objective of adequate risk control of new drugs,
etc. by analyzing safety and efficacy information
to be thus obtained and implementing necessary
safety assurance measures. These activities are
undertaken by the manufacturing/marketing
authorization holder following commencement
of marketing of new drugs, etc. that poses
specific safety and/or efficacy concerns. The
RMP is specified as a condition of approval.
[4] Person in charge of drug information and
person in charge of medical device information
refer to persons whose main duties consist of
collecting and providing safety assurance
information through visits to health care
professionals in order to contribute to the proper
use of drugs or medical devices.
Articles 3 to 12 are specified for the first type of
manufacturing/marketing
authorization
holder
(manufacturing/marketing
authorization
holders
of
prescription drugs, highly controlled medical devices or
regenerative medicine product).
(3) Duties of general marketing compliance officer
(Article 3)
The general marketing compliance officer must
undertake the following duties.
[1]
To supervise the safety management
supervisor.
[2] To respect the opinions of the safety
management supervisor.
[3] To assure close coordination with the safety
management supervisor, quality assurance
supervisor, and other persons involved in
safety management.
[4] To closely collaborate with the supervisor of
post-marketing surveys, etc. in implementing
the RMP.
(4) Organizations and personnel involved in safety
assurance (Article 4)
[1] A department (safety management
department)
meeting
the
following
requirements must be established to handle all
duties related to safety assurance.
 This department is under the supervision of
the
general
manufacturing/marketing
supervisor
 This department must employ adequately
qualified and competent personnel who are
able to undertake safety assurance activities
properly and smoothly.
 This department should be independent of
all divisions responsible for marketing drugs
74
and other departments that would hinder
proper and smooth safety assurance activities.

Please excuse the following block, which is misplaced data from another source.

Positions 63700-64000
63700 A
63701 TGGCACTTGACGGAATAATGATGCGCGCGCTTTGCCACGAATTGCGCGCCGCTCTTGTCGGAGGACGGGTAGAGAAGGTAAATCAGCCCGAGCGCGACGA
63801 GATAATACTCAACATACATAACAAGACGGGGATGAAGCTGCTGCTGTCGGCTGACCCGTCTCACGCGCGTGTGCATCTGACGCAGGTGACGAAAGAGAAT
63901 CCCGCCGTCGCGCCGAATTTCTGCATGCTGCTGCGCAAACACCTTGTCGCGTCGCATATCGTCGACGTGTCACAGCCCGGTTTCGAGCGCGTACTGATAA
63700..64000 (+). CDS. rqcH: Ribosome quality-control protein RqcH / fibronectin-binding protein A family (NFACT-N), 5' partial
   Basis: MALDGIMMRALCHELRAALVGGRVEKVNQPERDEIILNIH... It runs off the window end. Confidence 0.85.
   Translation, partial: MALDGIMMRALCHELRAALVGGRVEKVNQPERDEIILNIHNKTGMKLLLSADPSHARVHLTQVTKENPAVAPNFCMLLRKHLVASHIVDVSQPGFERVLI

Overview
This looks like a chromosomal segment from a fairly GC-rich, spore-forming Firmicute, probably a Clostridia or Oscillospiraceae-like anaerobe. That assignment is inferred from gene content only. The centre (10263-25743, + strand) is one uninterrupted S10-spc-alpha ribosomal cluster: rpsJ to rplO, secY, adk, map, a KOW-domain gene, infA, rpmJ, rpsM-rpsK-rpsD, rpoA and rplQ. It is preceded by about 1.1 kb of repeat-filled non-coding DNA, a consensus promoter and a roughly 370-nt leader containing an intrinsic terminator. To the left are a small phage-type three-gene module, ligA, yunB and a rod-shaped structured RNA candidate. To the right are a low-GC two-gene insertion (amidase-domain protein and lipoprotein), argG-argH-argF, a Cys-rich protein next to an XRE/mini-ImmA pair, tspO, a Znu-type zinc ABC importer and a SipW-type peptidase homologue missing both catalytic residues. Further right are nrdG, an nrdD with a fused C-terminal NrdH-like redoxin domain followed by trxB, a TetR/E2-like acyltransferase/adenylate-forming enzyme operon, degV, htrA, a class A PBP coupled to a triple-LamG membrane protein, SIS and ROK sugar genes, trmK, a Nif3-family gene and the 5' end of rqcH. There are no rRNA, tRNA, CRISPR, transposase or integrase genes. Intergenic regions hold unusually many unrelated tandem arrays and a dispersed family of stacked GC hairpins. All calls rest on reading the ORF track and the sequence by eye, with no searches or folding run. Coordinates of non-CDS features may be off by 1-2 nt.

[2] A safety management supervisor meeting
the following requirements must be
appointed.
 The safety management supervisor is the
supervisor of the safety management
department.
 This supervisor must have been engaged for
at least 3 years in safety assurance work or
related work.
 This supervisor must have the ability to
properly and smoothly undertake safety
assurance activities.
 This supervisor must not belong to any
division responsible for marketing drugs, etc.
[3] When whole or part of the safety assurance
activities are undertaken by persons other
than the safety management supervisor, a
supervisor of the work concerned (safety
management implementation supervisor)
must be appointed.
(5)
Standard
operating
procedures
for
post-marketing surveillance (Article 5)
[1] The
following
standard
operating
procedures for post-marketing safety
management must be prepared.
 Procedures
for
collection
of
safety
management information
 Procedures for drafting of safety assurance
measures based on examination of safety
management information and the results
thereof
 Procedures for implementation of safety
assurance measures
 Procedures
for
reporting
from
safety
management
supervisors
to
general
marketing compliance officer
 Procedures
for
reporting
from
safety
management implementation supervisor to
safety management supervisors
 Procedures for implementing the RMP
(including
procedures
for
early
post-marketing phase vigilance) when the
RMP is required in practice
 Procedures for in-house inspections
 Procedures for education and training
 Procedures for retention of records
 Procedures for contacts with quality assurance
supervisors and other supervisors engaged in
work related to marketing of prescription
drugs and highly controlled medical devices
 Procedures for collaborating with
the
supervisors on post-marketing surveillance
and other post-marketing obligations when
the RMP is required in practice
 Other procedures necessary for properly and
smoothly implementing safety assurance
measures of post-marketing surveillance
[2] The duties and management system for
persons employed for work related to
post-marketing safety management must
be specified in writing.
[3] Items required for proper and smooth
implementation
of
safety
assurance
75
activities must be specified in writing.
[4] When the procedures in [1] or the
documents in [2] and [3] are prepared or
revised, they must be dated and retained.
[5] The general marketing compliance officer
shall make available the procedures in [1],
the documents in [2] and [3] and other
documents required for safety assurance
work in the office performing the work and
also must make available copies of
procedures and other related documents in
other offices performing safety assurance
work.
(6) Duties of the safety management supervisor
(Article 6)
[1] The safety management supervisor shall
perform the following duties:
Overall supervision of safety assurance work
Confirmation that safety assurance work is
being performed properly and smoothly and
preparation and retention of records of such
confirmation